FILE PHOTO: SolarWinds Corp banner hangs at the New York Stock Exchange (NYSE) on the IPO day of the company in New York, U.S., October 19, 2018. REUTERS/Brendan McDermid/File Photo


Lawmakers are debating whether a cyberattack on the federal government attributed to Russia constitutes an act of war. But the upcoming presidential transition and the no clear cyber warfare strategy complicates the question. 

Numerous government agencies were impacted, including the Commerce Department, Pentagon and the Department of Homeland Security. Microsoft stated in a blog post that it identified victims of the cyberattack in the U.S., Canada, Mexico, Spain, the U.K., Israel and the U.A.E. Affected sectors included software firms, IT services, equipment providers, government agencies and defense and national security contractors.

Hackers known by the nicknames APT29 or Cozy Bear are part of Russia’s foreign intelligence service and are to blame for the breach, according to anonymous sources. President Donald Trump has remained silent regarding the cyber attack. The Russian Embassy in Washington called the accusations “unfounded attempts” to place blame.

Sens. Chuck Grassley, R-Iowa, and Ron Wyden, D-Ore., members of the Senate Finance Committee, asked the Internal Revenue Service to brief them about whether taxpayer information was stolen. Briefings to members of Congress have not outlined what information was stolen. 

The attack began in at least March 2020 and is still ongoing, according to a report published by the Cybersecurity and Infrastructure Agency. The agency first learned of the breach on Dec. 13 and directed government agencies to disconnect SolarWinds’ Orion products from their network to mitigate the security breach’s spread. The incident is being jointly investigated by the FBI, the Cybersecurity and Infrastructure Security Agency, and the Office of the Director of National Intelligence.

FireEye, a cybersecurity firm, explained in a blog post that hackers broke into SolarWinds‘ network, planted a backdoor in its Orion software and then pushed it to customers inside a compromised software update. SolarWinds said 18,000 customers downloaded the update.


This section includes an aggregation of articles showing different viewpoints on the topic.

Biden vows to make cybersecurity ‘imperative’ following massive hack – The Hill – 12/17/2020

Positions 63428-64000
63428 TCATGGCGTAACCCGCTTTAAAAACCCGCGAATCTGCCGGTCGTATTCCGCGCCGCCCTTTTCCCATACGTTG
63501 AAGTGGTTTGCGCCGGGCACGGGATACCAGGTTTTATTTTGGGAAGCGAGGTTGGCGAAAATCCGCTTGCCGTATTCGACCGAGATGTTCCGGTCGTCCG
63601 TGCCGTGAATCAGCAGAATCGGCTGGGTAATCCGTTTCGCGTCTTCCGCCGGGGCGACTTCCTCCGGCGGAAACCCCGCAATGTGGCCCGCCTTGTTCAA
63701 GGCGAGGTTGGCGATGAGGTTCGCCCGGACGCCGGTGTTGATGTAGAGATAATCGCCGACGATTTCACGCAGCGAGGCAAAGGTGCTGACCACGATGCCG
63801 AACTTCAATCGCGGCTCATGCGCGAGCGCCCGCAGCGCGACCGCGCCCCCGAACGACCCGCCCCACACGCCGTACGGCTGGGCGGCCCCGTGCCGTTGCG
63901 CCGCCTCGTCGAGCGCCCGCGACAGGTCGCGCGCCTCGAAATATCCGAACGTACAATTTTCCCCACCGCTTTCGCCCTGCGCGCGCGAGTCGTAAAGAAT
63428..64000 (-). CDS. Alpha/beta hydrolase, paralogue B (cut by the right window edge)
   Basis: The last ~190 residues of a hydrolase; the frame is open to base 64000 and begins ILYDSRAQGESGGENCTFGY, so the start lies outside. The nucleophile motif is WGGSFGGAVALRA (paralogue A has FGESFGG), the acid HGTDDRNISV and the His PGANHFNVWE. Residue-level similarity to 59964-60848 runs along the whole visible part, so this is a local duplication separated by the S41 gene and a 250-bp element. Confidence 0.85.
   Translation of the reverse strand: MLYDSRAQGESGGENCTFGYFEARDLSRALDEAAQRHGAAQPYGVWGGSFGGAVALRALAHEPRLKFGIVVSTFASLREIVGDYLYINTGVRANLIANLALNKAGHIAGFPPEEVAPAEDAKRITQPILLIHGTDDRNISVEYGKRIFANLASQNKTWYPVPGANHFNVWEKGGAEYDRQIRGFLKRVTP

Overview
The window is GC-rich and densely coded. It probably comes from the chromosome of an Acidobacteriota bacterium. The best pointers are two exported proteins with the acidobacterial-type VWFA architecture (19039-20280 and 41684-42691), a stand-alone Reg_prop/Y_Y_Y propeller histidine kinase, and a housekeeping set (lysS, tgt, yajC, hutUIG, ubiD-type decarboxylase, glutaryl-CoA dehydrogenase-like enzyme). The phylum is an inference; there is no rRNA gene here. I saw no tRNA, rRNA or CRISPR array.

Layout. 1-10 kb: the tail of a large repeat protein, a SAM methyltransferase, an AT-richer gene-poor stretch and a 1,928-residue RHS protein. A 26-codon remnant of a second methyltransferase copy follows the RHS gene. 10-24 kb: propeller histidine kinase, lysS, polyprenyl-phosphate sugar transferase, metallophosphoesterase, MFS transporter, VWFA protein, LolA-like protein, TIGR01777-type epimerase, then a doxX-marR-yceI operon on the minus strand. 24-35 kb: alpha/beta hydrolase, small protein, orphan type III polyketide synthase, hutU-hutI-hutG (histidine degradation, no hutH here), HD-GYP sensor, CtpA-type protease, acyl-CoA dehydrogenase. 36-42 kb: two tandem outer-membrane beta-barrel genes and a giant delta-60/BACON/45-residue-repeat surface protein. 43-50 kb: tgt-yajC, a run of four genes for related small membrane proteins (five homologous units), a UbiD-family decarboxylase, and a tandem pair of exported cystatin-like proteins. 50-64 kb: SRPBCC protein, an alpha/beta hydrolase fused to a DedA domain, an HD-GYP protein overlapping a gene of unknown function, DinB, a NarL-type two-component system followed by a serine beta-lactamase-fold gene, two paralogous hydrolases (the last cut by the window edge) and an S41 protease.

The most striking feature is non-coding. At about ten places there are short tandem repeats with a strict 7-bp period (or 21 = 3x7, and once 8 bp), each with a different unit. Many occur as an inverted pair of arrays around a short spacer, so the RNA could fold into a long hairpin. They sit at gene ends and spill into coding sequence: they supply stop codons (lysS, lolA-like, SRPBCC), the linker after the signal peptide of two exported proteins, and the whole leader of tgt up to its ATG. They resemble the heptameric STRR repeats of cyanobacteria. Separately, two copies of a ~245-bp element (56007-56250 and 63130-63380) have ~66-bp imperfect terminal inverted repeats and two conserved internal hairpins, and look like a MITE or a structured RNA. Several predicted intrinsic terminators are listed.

“I want to be clear: My administration will make cybersecurity a top priority at every level of government — and we will make dealing with this breach a top priority from the moment we take office,” Biden said in a statement. “We will elevate cybersecurity as an imperative across the government, further strengthen partnerships with the private sector, and expand our investment in the infrastructure and people we need to defend against malicious cyberattacks.”

Microsoft unleashes ‘Death Star’ on SolarWinds hackers in extraordinary response to breach – GeekWire – 12/16/2020
Through four steps over four days, Microsoft flexed the muscle of its legal team and its control of the Windows operating system to nearly obliterate the actions of some of the most sophisticated offensive hackers out there. In this case, the adversary is believed to be APT29, aka Cozy Bear, the group many believe to be associated with Russian intelligence, and best known for carrying out the 2016 hack against the Democratic National Committee (DNC).

SolarWinds hack that breached gov networks pose a “grave risk” to the nation – Ars Technica – 12/17/2020
Thursday’s CISA alert provided an unusually bleak assessment of the hack, the threat it poses to government agencies at the national, state, and local levels, and the skill, persistence, and time that will be required to expel the attackers from networks they had penetrated for months undetected.

House committees launch investigations into hack of federal government networks – The Washington Times – 12/17/2020
Rep. Bennie G. Thompson, chair of the Homeland Security Committee, and Rep. Carolyn B. Maloney, chair of the Oversight and Reform Committee, announced the investigation in a letter written with their fellow Democrats to the heads of the FBI, Department of Homeland Security, and the Director of National Intelligence.

Feds Had Years of Warnings About Potential Nuclear Hack – The Daily Beast – 12/17/2020
Officials have raised concerns for years about the potential that networks associated with the Department of Energy were susceptible to cyber breaches from foreign adversaries, according to four current and former officials. Now such a breach has taken place.

The U.S. Government Spent Billions Failing To Defend Its Own Agencies From Cyberattacks – Reason – 12/18/2020
Regardless of who’s responsible, this hack has exposed some embarrassing security vulnerabilities for both SolarWinds, and particularly the U.S. government. […] One option policy makers should consider is just abolishing the Departments of Energy, Commerce, Homeland Security, and other compromised agencies we can make do without. An agency can’t be hacked if it doesn’t exist.


This section includes an aggregation of tweets showing different viewpoints on the topic.

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